Right Make, Wrong Model
However, unlike the Mysterious Chevy Test Car post, this one is positively identified.
As the title indicates, the journalists at the time correctly deciphered the car’s make, it’s a Pontiac. But as of late 1984, they were still apparently in the dark as to the model.
Try and take a guess before continuing to the answer.
GM10 or W-body?
To the right is the full image that was teased above. Between that and the subheading above, you probably figured this one out. If that didn’t do it, the familiar twin-kidney-grilled nose in the picture below likely made it more obvious.
The subject car of this post is a test mule for the all-new 1988 Pontiac Grand Prix.
Where the October 1984 issue of Motor Trend got it wrong is by mislabeling the car a Bonneville.
The program which started sometime in early 1982, under the internal code name GM10, went through all sorts of troubled waters during which time the platform was re-designated W-body. This car shared that platform with the Buick Regal and Oldsmobile Cutlass Supreme, and later the Chevrolet Lumina.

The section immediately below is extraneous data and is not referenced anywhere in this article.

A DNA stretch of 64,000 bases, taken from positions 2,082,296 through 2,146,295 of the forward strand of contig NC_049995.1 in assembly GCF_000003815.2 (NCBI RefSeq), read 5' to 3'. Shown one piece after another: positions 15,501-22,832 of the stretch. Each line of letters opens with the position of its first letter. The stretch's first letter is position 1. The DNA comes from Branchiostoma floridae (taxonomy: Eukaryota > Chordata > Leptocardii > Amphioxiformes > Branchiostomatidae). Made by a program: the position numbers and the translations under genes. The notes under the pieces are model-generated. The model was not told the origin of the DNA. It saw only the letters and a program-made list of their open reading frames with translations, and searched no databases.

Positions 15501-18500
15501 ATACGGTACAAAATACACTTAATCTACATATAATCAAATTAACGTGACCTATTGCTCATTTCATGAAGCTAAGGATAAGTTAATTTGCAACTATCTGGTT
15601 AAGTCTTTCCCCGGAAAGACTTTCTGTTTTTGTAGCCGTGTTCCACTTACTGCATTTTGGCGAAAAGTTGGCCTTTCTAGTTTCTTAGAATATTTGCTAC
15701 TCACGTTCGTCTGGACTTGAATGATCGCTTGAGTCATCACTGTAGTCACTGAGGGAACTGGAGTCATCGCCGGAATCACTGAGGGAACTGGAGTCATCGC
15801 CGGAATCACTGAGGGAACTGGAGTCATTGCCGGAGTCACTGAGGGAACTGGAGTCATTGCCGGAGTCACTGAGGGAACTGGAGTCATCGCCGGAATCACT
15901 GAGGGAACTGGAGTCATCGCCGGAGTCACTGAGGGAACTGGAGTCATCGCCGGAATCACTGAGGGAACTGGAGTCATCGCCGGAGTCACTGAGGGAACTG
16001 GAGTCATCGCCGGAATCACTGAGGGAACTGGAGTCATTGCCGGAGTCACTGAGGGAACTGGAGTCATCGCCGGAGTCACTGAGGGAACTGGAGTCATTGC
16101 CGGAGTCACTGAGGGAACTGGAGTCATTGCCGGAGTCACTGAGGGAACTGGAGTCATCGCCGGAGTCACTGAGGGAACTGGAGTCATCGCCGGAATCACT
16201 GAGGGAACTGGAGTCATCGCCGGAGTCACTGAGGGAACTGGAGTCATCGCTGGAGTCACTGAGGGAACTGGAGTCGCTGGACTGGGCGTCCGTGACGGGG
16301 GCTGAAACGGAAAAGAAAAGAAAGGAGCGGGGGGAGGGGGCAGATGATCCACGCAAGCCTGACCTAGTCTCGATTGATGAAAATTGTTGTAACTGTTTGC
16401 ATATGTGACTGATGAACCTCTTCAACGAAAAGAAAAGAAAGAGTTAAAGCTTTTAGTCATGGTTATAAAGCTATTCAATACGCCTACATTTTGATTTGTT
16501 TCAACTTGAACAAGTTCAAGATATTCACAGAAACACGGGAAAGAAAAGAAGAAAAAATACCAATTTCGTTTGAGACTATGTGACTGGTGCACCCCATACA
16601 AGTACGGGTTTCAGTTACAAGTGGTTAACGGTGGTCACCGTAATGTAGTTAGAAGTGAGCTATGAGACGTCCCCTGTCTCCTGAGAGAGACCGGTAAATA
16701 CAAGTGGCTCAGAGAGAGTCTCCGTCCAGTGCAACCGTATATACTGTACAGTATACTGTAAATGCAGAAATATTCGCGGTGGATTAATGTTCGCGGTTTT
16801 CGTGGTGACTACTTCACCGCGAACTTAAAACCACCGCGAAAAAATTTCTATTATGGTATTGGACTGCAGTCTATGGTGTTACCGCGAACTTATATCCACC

The picture to the right appears to be of the same test mule only it was from November 1985 and, this time, Motor Trend correctly identified it as the forthcoming Grand Prix replacement. It provides a much clearer look at a couple of oddities.
For one, the rear-side windows are larger than and shaped differently from the production car’s (shown bottom). The car’s door handle appears to be on the flank, below the glass, unlike the production car which positioned it on the B-pillar. (Although that could be a decoy.)
In addition, the tail lights and rear end in general are masterfully disguised, assuming they didn’t represent potential styling variations. Further, the car sported four rectangular headlights, opposed to the flush-mounted units on the production model.
A month after the photo above right broke cover, this image to the left was published (December 1985) and looks substantially more like the product that would wind up on dealers’ lots. The rear looks in order, the door handles are in place and the rear side windows are properly shaped.
However, there is one remaining curiosity.
The headlights still appear to be four rectangular units, sitting behind a clear lens.
Below is a picture of the production Pontiac Grand Prix for 1988. Notice the differences from some of those curiosities above.
Continue below to the photo gallery.